(Editor's Note: Keep an eye on this feature in the future, as I'll likely be moving it from here to our YouTube channel. That should be occurring in the next couple of weeks, so we'll be sure to update you about it. As always, you can tweet your questions to me @CUIBengalsFan or email them to me at email@example.com.)
What a week. First, we learned that former Bengals and Patriots wide receiver, Chad Ochocinco, is jobless and speculation is whirling around where he'll land next. Then, on Friday, we learned that longtime Bengals offensive guard and consummate NFL pro, Bobbie Williams, will be playing for the hated Baltimore Ravens. This was a surprising move, as we didn't really know how Williams' rehabilitation was going, other than he was recently doing some things with the Bengals earlier in the week. Williams isn't the first veteran lineman to leave the Bengals for the Ravens either, as Willie Anderson did the same thing in 2008 after surprisingly being cast off from the club.
With Williams' departure, many Bengals fans are displeased that the team didn't make a more concerted effort to sign him and thought that he'd be a good insurance policy for the team--especially in the leadership department. But, how valuable would he really have been for the team in 2012?
Think about it: the club brought in two guards this offeason, one in free agency and one via draft. Both Travelle Wharton and Kevin Zeitler are projected to jump in the starting lineup and vastly improve both the passing and running game this year. Wharton has actually had a career that resembles Williams', as he is known as a solid and dependable player and his former team (the Carolina Panthers) was sad to see him go. The coaching staff was very high on Zeitler, as he was the first guard that the team had ever taken in the first round. Beyond that, the coaching staff had him rated equal to David DeCastro.
In the 2011 draft, the team also invested a fourth round pick in Clint Boling, who ended up starting in a pinch for the Bengals. He played well at times, but also struggled at others and was ultimately pulled out of the lineup. Still, the club has high hopes for him and he should be the heir apparent to the left guard spot. The team is also very high on 2010 draftee, Otis Hudson. The coaching staff loves the versatility that these two players bring and they provide decent depth behind Wharton and Zeitler.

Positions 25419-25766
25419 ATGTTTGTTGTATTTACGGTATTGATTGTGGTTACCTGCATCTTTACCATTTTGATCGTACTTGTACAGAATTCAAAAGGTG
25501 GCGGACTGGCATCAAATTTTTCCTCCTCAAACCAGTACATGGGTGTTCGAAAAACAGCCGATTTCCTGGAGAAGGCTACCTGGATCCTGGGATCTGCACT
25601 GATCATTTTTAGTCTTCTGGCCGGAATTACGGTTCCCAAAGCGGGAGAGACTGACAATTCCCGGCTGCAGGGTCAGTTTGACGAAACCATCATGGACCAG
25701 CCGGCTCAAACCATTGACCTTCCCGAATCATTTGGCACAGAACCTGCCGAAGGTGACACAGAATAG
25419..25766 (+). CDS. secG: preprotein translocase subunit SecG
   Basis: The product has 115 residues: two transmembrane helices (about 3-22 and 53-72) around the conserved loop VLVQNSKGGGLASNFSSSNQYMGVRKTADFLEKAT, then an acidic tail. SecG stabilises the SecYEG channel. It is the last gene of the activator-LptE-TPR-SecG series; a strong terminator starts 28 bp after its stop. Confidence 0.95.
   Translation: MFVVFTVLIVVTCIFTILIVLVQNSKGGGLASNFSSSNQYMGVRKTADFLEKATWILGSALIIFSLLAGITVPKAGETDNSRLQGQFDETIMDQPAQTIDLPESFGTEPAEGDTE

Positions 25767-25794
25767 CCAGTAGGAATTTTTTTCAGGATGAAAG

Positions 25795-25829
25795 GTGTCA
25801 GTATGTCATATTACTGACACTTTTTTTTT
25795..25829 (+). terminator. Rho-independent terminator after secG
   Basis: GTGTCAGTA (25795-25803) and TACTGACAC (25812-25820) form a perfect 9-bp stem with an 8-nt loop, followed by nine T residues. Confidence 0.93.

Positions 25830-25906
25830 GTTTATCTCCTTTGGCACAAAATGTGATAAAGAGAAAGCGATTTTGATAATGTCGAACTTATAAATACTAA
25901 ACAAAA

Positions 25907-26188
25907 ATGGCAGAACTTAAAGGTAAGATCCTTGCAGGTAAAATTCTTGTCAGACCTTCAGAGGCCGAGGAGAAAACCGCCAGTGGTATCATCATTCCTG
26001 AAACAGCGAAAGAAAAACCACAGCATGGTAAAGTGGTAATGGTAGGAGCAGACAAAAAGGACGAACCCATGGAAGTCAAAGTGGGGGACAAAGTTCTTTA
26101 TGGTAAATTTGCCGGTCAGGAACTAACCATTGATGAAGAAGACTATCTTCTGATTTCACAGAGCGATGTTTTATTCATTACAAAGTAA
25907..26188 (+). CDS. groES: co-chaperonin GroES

One could argue that both of the new starters at guard are a bit of an unknown at this point. While Zeitler looks the part and Wharton has a solid track record, nobody really knows what we're getting yet. With Williams, on the other hand, we knew exactly what was coming--strong in the running game, a decent pass protector and a team leader. He was a mainstay on this line since 2004 and the line won't look the same without him.
But, think objectively here. The Bengals run offense hasn't been the same since 2009 when Cedric Benson and a solid defense carried the team to the playoffs. The 2010 season was a disaster and the offensive line never looked right as Benson struggled to be the same back that he was just a year before and Carson Palmer was almost always under pressure. In 2011, things improved in pass protection, but that was more of a testament to Andy Dalton's mobility than quality pass protection. Let's also not forget that the Bengals barely had Williams last season because of a four-game suspension and a subsequent season-ending injury. Simply put, he wasn't a factor last season.